One criteria for evaluating a guard is how many cuts one can throw from it. The more options the guard offers you, the harder it will be for your opponent to predict your next action.
Until recently my interpretation of the Zornhut had the point back and slightly to the left. This allowed me to throw cuts along the line of A thru D, which isn’t too bad. I can even occasionally throw an H, though it is a little clumsy.
Increasing the Compass
As I was writing up some lecture notes for an upcoming Meyer class, I was reminded that Meyer prefers to wrap the sword so far around himself that point is somewhat forward. Why?
Trying to match the plate, I discovered that it increases my range of cuts by nearly two letters. By pushing both hands above my head as I begin my step, I can reliably throw long edge cuts in the lines of G and H (offside horizontal and offside diagonal).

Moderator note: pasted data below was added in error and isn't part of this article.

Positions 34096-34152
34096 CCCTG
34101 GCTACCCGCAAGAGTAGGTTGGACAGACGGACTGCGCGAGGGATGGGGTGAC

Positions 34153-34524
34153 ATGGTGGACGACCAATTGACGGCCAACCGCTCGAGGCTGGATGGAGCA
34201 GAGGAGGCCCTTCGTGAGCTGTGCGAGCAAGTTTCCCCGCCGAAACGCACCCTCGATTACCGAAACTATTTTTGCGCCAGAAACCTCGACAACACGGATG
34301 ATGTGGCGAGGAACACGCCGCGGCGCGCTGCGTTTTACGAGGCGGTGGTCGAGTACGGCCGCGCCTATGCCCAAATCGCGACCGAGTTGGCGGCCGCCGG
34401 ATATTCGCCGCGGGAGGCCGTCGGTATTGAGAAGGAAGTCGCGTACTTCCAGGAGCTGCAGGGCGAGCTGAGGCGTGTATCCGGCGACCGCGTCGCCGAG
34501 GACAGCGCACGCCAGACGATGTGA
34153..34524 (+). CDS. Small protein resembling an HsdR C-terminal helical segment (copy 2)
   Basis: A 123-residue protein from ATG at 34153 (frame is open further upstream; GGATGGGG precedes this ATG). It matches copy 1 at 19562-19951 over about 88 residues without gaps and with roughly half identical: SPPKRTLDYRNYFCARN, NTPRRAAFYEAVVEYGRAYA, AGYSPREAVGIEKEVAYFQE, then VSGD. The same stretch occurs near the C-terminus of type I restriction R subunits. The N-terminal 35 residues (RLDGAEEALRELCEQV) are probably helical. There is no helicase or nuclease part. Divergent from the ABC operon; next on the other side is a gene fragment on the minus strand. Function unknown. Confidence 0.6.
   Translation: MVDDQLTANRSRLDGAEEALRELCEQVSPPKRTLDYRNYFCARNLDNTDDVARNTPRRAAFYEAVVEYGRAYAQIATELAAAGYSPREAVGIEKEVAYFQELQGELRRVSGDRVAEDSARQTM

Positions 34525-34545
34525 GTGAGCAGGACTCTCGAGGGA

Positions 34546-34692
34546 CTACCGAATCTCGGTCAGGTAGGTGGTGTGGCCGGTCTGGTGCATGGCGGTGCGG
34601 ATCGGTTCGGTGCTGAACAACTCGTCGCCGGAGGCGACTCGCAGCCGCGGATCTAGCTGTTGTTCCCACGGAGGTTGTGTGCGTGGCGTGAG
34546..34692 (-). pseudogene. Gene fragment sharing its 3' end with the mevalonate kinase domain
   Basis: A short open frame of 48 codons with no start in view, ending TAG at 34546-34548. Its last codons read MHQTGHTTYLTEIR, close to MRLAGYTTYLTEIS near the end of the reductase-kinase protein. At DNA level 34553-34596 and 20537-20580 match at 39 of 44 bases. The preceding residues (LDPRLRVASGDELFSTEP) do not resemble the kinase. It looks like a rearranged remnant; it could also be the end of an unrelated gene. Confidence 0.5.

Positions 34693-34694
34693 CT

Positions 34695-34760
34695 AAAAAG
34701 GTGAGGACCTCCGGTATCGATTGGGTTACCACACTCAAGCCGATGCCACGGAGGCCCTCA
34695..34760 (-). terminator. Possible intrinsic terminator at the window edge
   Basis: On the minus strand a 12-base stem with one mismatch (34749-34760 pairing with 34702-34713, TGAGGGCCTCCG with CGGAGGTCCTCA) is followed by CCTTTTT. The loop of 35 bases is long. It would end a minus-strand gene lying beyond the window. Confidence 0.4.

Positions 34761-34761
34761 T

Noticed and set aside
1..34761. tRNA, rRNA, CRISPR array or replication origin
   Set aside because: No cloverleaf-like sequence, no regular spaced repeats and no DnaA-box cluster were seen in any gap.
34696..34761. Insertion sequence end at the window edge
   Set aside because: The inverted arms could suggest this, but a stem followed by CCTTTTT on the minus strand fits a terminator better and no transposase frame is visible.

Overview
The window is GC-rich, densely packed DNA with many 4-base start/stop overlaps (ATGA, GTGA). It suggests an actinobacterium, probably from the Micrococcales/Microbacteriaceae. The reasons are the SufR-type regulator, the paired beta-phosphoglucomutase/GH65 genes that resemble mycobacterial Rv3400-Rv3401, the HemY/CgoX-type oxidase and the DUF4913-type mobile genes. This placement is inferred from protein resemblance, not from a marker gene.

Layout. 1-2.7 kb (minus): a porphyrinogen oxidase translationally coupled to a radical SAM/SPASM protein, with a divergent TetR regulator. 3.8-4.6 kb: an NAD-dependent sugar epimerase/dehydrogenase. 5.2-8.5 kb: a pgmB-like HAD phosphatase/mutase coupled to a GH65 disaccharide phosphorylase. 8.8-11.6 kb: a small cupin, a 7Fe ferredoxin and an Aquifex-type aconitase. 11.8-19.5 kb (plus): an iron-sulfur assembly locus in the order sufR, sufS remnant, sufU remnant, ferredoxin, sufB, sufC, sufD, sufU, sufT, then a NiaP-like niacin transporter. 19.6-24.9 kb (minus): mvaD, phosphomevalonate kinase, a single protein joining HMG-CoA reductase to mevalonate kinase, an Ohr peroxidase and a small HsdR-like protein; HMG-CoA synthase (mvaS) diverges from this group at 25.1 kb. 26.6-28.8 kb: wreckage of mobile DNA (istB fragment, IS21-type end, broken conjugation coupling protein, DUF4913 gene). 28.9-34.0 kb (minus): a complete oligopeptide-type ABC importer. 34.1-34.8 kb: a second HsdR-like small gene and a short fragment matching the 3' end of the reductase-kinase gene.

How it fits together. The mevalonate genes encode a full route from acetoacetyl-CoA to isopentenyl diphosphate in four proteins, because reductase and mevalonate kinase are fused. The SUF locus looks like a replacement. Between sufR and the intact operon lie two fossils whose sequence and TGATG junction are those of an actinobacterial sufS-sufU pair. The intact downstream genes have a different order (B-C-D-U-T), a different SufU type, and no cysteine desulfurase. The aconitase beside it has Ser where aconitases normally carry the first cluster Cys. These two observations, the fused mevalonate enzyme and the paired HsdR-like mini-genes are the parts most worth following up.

Zornhut of the Left
Next in my write up is the rarely used Zornhut on the left. Unwinding into long point and then back into Zornhut on the left leaves my short edge against my neck. This feels quite natural, but leaves me with a restricted compass.
After experimenting with switching my hands and a few other tricks I discovered the secret, which is that the long edge must be against the neck. (Not literally, that would hurt.)
By loosening the grip of my right hand so that the long edge is forward I can throw anything from F thru C on the circle with equal ease.
Ever greedy for more options, I next want to see if I can add the rising diagonal cut from the wrong side. If I limit my target area to just the face and push the left hand up higher than the right, I may just be able to pull this off.